The main goal of the game is to finish the storyline. As you explore, and come into predicaments, you’ll find yourself opening up new possibilities in the gameplay, furthering the storyline. Each predicament is almost like a puzzle: find which objects will help you solve the problem at hand. An example of this would be when Conrad’s niece, Ursula Owl, is trapped by a crow trying to eat her. You find a shoelace on a shoe in the forest and pick it up (pressing the left mouse button, remember), then throw it at an antenna (by – you guessed it – pressing the left mouse button). This will startle the bird, but not enough to make it fly away. Jerry will realize this and surmise that the crow needs to be closer to the antenna, so you’ll have to place a sweetroll beside him so he’ll move closer and start to nibble on it. Then you simply throw the shoelace at the antenna again, it hits the crow, and he flies off, rescuing Ursula from a terrible fate.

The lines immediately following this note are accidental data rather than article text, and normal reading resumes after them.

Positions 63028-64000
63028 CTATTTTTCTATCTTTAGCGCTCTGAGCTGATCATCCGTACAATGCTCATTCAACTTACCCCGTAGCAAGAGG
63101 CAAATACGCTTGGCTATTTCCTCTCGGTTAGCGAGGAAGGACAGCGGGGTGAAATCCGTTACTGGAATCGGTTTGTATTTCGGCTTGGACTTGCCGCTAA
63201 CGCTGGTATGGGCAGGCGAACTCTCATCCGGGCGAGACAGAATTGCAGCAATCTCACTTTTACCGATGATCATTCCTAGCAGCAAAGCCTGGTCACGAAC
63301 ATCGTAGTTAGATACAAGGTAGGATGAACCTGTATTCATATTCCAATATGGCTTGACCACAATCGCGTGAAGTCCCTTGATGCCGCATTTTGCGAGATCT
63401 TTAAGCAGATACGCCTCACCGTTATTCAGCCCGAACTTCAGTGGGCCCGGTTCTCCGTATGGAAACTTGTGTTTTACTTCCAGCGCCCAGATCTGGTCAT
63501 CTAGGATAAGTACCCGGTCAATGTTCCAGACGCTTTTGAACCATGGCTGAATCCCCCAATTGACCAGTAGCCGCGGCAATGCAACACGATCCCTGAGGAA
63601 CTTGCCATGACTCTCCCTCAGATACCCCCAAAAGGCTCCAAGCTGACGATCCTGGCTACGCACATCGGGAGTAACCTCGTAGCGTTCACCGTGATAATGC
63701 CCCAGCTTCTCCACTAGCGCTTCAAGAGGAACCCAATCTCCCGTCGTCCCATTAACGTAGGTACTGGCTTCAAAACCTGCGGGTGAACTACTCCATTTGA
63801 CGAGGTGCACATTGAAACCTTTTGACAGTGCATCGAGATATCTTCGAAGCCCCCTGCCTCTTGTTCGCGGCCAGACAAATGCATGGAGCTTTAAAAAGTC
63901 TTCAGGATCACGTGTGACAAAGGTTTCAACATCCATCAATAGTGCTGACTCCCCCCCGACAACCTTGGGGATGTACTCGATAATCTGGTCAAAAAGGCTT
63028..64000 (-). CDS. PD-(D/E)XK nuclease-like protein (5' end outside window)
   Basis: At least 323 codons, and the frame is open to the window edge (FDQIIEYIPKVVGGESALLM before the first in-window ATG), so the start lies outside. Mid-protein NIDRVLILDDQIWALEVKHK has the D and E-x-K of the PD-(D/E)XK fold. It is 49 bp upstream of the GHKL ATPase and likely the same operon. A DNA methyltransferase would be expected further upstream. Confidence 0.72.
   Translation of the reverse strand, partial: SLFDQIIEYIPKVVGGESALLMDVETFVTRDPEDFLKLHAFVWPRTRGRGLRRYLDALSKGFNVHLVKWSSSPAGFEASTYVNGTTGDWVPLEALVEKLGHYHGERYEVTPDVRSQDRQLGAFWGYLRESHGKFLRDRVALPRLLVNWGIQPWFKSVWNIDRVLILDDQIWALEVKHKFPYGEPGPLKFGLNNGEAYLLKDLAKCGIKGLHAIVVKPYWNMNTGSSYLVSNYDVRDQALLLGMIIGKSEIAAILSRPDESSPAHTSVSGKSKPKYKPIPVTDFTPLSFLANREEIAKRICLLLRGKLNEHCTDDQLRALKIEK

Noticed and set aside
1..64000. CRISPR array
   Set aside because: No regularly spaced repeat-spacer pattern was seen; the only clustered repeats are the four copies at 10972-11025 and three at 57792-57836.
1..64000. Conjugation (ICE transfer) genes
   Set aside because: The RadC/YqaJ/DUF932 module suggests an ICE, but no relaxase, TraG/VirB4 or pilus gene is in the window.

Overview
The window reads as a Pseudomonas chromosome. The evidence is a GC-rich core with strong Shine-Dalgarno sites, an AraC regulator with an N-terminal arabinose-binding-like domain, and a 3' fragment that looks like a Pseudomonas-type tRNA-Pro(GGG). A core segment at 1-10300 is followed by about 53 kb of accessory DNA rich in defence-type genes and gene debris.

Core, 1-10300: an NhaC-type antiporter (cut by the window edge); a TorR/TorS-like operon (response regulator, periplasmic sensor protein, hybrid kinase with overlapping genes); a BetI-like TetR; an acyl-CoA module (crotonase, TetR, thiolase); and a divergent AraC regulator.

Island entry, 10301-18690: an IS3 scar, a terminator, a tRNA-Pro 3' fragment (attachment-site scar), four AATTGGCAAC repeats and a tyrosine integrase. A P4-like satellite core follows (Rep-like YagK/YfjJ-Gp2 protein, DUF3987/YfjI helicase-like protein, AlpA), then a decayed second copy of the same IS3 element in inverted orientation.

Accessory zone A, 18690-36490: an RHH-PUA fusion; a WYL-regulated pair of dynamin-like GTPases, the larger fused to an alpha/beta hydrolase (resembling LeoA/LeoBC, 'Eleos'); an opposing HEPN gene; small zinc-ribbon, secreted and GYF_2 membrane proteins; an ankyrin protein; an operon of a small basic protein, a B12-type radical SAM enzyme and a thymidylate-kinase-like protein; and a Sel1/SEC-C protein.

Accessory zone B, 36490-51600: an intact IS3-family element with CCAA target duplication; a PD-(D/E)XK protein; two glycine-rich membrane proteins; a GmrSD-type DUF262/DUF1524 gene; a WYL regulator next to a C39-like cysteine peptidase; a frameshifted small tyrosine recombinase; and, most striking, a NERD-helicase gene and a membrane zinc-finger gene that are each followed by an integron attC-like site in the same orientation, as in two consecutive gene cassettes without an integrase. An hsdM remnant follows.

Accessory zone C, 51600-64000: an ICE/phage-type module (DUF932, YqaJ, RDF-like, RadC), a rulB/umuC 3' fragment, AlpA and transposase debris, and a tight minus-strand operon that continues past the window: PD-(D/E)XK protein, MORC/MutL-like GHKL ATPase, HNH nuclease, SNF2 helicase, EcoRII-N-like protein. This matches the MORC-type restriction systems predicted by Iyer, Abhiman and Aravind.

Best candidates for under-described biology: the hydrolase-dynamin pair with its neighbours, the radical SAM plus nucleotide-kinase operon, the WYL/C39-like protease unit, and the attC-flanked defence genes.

These steps may sound complicated, but Jerry talks to himself and drops hints while you’re going through these scenarios, like suggesting you need to scare the crow away somehow, and if only you could reach that antenna. Most of the puzzles end up this way, with logical items being put to good use. While there is a bit of trial and error involved, most problems you come across are easy to figure out if you have the items you need in your inventory, and if not you probably haven’t gotten to that part of the story yet! The entire game is like this – cause and effect . It’s neat to see what items you pick up along the way will become useful in the future, so make sure you leave nothing lying around, and click on everything you can!